But then I discovered Rebecca. And, dear reader, I could not put it down.

I am happy I have a plane journey on Thursday, because I shall be starting Jamaica Inn.

Love to you all, and apologies for being such a sporadic writer.


Wednesday, May 23, 2018

Cottages and Kind

I must tell you a little about this little cottage I'm renting: it's beautiful, old and rickety, and plopped on the green away from the road, diagonally opposite the cricket pitch. Summer nights are enhanced by glimpses of men and boys in white running around and cheering gently. This is the blowsy time of the year. The bluebells are disappearing, but the cow parsley and buttercups are rioting outside in the long grass, the other side of our garden wall. Reluctant DofE hikers and dog walkers amble past and the dogs rush the five-bar gate without fail, protecting their kingdom. The house dates back to the  17th century. It's a Grade II listed cottage (which means, essentially, you can't pull it down or do much to it without a lot of permission). The doorways are about 5 foot 2, and the ceilings just a little bit higher than that. (If DM stands upright in the bathroom, for example, he hits his head. He is 6 foot 3.) In the kitchen and in the sitting room there are big old brick inglenooks, frame in heavy oak beams. I rather suspect that the rats have there houses there, where it's warm. There are two extremely narrow and winding staircases which we have all fallen down, at least twice, including the dogs. The floor in the bedroom is at 45 degree angle and the bed frequently slides towards the window. All of the window frames are rotting and there is peeling paint in a jaunty shade of racing green on the doors. The inside doors have old-fashioned latches and there is a hole the size of a fifty pence piece on each of them (which answers the question, where do the mice come in?). Despite the fact that the solid old walls are filled with two-hundred year old rodent poo, and that there a small insects eating holes in the ceilings, and it's hard to drive in a nail to hang a picture, despite the fact that the kitchen is dark and you have to walk outside in the dead of winter to get to the large fridge, it's a very happy house, a very charming house, a house, to be honest, I've fallen in love with.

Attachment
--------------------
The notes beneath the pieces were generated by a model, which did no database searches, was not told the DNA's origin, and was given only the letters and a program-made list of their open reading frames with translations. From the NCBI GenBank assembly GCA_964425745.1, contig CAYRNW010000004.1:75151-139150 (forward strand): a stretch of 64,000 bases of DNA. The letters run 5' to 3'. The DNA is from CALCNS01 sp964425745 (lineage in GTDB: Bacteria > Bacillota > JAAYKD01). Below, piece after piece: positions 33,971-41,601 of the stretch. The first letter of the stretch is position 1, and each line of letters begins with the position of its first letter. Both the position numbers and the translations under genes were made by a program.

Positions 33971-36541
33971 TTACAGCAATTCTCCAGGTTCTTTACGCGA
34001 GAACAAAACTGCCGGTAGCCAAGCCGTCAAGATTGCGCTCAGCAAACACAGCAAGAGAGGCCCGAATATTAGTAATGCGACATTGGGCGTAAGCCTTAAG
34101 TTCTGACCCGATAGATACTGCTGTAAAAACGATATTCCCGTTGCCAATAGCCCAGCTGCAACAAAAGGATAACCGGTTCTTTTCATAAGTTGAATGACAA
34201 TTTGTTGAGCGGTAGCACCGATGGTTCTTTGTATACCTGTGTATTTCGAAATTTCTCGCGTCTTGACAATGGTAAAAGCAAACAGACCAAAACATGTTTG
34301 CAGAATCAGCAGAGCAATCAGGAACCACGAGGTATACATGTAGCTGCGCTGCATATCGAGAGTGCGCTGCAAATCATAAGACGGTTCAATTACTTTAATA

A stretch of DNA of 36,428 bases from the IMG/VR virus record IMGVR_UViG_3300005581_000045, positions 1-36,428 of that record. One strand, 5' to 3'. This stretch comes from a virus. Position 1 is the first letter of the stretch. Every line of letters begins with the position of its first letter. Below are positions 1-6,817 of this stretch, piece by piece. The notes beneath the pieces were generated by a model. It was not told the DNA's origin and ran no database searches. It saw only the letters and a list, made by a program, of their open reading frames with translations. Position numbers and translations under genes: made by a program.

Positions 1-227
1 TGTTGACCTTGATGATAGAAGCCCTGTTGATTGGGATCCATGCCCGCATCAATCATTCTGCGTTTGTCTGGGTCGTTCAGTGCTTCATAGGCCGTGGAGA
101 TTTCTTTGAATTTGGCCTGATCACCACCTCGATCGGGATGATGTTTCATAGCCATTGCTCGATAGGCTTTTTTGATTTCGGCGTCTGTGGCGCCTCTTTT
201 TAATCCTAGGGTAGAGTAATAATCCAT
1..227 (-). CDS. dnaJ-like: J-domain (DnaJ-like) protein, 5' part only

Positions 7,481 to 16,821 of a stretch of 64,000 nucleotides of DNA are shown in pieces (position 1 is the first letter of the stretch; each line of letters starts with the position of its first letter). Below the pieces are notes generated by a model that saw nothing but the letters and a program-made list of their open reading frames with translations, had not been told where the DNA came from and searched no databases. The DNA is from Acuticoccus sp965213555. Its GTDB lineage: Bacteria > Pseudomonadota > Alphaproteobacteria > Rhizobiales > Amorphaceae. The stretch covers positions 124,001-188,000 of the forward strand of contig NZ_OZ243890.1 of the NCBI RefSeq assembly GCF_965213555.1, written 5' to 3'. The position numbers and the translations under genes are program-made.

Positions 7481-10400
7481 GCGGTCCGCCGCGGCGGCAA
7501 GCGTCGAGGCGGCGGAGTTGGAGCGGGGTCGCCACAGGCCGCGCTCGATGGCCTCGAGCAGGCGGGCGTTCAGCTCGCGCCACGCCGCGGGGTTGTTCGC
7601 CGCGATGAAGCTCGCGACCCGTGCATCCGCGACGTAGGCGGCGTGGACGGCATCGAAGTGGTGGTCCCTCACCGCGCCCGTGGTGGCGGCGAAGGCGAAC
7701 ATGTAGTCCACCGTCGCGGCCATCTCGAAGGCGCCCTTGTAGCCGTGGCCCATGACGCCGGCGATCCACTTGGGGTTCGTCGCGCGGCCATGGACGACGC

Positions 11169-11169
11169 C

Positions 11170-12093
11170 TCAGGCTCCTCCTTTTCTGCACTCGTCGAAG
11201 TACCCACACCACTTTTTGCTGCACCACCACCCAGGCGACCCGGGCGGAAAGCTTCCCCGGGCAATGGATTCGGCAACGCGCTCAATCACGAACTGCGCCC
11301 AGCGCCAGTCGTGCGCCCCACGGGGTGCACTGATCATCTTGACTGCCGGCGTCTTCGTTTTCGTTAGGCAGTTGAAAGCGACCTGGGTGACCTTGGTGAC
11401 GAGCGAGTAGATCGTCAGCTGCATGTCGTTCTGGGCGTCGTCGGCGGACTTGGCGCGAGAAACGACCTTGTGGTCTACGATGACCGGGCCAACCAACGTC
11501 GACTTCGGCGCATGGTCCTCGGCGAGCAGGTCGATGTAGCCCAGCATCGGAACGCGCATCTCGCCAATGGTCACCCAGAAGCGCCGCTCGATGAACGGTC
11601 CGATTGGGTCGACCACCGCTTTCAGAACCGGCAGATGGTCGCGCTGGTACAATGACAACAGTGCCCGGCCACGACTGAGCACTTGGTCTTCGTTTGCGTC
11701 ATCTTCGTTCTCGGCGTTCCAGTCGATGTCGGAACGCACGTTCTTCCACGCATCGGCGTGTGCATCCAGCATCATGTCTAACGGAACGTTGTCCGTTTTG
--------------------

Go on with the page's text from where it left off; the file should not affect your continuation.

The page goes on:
From the kitchen door, there is a path that leads straight out to the small garden gate, which is covered with so many layers of peeling green paint, that it no longer shuts. The path is flanked by wild pink roses, blue irises from Cornwall, orange poppies, and cow parsley. But there are signs of peonies and aquilegia and allium popping up. It's impossibly beautiful. After months and months of greyness and low-slung skies, there is sunshine and that impossible, chlorophyl-filled green everywhere, layer upon layer of it, punctuated by the snow-like hawthorne blossom.

Outside the backdoor, apart from the wild, wild grass, there is a huge bay tree, a huge hazel tree and a rather nice slab of old concrete where there must be a well, but it has become the sunning place of choice for the dogs.